Wednesday July 23, 2008
By day, Coy Barefoot is a radio host.
By night, he's the father of six-year old twins, one of whom is autistic.
"One day," Barefoot told his audience Wednesday on 1070 WINA's 'Charlottesville Right Now' program, "[my son Whitman] stopped looking at us, he stopped playing and he got very, very quiet."
Barefoot is a part of the same station that, until Wednesday, carried the Michael Savage show; a syndicated program broadcast on more than 300 stations across the country.
This is what listeners heard last week from Savage:
"I'll tell you what Autism is - in 99 percent of the cases, it's a brat who hasn't been told to cut the act out...What do you mean they scream and they're silent? They don't have a father around to tell them 'don't act like a moron.'"
Those who work with autistic kids say they and their parents have enough obstacles to overcome without being doubted.
"The parents are really hurt by those kinds of comments," explains Michael McKee, Executive Director of the Virginia Institute of Autism. "In some cases, parents may have a child who's non-verbal, unable to communicate, may present with really challenging behavior and it's really a tough road for people and it's life-long."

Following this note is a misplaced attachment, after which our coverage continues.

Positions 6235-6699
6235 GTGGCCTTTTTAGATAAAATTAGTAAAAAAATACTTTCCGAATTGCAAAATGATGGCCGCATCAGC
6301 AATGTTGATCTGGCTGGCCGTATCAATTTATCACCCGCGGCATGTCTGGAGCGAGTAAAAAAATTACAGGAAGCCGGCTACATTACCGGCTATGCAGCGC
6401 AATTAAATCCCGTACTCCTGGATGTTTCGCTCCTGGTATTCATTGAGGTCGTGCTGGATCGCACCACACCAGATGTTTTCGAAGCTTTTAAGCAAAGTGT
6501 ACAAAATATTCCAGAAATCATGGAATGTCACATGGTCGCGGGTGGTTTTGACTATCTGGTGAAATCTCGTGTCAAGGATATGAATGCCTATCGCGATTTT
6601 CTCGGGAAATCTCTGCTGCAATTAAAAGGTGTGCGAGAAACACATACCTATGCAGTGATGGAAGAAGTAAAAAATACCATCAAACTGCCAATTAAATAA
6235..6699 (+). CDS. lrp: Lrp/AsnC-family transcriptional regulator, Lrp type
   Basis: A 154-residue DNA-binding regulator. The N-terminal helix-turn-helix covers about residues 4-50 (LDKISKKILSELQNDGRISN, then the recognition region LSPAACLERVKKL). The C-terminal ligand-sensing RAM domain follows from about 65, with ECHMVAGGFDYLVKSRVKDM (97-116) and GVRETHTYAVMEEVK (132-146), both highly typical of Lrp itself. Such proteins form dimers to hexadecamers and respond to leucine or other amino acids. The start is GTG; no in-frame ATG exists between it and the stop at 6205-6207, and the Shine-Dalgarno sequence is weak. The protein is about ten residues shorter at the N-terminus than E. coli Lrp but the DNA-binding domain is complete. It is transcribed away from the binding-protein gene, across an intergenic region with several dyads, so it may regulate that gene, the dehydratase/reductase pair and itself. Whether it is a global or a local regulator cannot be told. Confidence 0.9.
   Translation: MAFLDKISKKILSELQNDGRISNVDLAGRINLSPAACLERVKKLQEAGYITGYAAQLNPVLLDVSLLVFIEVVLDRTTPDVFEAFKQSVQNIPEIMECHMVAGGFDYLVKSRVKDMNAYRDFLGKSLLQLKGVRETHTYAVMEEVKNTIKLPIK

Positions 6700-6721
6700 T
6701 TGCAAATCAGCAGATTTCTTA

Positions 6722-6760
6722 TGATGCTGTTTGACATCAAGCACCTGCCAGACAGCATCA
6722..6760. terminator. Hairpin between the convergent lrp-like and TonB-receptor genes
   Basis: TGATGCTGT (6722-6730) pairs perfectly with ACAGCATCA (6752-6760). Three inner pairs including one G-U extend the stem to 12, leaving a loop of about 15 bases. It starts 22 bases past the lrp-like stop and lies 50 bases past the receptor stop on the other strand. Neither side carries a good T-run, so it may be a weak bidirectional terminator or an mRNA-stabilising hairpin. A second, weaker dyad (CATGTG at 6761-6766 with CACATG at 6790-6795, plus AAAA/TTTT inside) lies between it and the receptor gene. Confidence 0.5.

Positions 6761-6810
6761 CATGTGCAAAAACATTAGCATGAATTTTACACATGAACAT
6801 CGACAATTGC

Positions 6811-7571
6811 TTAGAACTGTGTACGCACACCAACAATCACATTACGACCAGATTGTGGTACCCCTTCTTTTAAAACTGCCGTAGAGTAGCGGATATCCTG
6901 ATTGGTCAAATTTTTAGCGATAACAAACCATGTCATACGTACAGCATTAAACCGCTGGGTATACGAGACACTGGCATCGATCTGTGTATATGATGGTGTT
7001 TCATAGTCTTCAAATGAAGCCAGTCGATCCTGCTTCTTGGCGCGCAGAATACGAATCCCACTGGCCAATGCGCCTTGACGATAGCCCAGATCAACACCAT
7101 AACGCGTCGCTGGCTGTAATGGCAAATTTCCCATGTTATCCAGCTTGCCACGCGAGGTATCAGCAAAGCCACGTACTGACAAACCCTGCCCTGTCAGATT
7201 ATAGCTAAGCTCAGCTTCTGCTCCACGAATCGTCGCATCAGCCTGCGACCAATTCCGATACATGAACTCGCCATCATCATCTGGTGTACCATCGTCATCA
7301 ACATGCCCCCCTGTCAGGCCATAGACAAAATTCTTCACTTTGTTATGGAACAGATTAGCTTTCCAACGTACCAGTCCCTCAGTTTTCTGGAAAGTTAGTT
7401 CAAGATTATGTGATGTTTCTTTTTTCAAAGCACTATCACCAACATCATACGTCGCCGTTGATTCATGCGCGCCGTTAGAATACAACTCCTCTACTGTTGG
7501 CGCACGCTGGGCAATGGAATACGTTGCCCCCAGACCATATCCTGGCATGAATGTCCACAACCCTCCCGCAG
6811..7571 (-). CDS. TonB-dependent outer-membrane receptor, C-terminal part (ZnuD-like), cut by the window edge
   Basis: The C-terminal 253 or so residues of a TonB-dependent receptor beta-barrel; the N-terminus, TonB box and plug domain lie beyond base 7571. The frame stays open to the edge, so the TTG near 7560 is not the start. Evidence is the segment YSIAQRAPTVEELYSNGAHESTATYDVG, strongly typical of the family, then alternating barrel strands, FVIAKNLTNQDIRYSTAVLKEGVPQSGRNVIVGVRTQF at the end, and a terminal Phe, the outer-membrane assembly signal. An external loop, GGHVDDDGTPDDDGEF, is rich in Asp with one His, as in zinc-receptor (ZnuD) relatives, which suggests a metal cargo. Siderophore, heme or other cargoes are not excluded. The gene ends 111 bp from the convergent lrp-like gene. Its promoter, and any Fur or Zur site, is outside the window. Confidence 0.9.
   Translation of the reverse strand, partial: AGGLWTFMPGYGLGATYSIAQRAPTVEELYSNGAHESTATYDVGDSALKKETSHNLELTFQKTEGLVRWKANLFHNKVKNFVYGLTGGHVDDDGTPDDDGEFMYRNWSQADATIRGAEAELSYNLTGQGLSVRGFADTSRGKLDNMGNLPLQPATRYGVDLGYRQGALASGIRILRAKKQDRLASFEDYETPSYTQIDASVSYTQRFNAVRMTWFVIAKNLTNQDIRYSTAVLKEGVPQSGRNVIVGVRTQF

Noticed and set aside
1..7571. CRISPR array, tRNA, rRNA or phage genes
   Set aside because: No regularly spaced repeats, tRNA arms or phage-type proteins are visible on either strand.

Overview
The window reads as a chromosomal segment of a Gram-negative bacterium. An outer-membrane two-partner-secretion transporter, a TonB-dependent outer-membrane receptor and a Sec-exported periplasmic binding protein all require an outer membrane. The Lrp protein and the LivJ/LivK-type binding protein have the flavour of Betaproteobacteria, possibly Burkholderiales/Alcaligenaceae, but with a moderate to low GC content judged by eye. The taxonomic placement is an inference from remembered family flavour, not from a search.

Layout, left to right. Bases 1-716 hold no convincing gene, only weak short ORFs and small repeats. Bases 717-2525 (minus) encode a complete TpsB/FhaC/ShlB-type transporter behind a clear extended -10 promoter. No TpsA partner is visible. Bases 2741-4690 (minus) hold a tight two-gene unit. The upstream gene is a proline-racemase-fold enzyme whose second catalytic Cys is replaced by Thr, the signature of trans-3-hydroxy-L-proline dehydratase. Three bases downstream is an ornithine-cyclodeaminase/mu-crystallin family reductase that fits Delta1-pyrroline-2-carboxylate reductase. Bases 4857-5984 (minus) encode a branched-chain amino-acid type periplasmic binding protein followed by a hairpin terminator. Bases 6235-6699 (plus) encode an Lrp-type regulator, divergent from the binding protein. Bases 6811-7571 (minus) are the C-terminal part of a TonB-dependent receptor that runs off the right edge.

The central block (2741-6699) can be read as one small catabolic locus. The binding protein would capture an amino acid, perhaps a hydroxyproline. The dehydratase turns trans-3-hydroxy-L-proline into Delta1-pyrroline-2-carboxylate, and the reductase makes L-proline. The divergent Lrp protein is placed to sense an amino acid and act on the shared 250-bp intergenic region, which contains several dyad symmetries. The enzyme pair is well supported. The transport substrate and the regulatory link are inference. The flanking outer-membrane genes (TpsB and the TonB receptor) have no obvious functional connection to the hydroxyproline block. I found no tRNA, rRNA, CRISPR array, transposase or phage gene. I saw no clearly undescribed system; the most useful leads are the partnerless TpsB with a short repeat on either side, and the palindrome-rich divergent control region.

But for the Coy Barefoots of the world, it's a life-long fight they won't give up.
"It is an awful tragedy that I would never wish on any child," he told listeners Wednesday, while fighting back tears, "and we have dealt with it the best that we can, but, in many ways, everyday is like treading water."
WINA Program Director Rick Daniels says station management decided Wednesday to end their affiliation with Savage because he refused to apologize for his comments, instead standing by them.
There is a silver lining to this whole thing; at the Virginia Institute of Autism they say they expect Savage's comments and all the attention they've drawn, to help their cause by generating awareness to the plight of autistic children.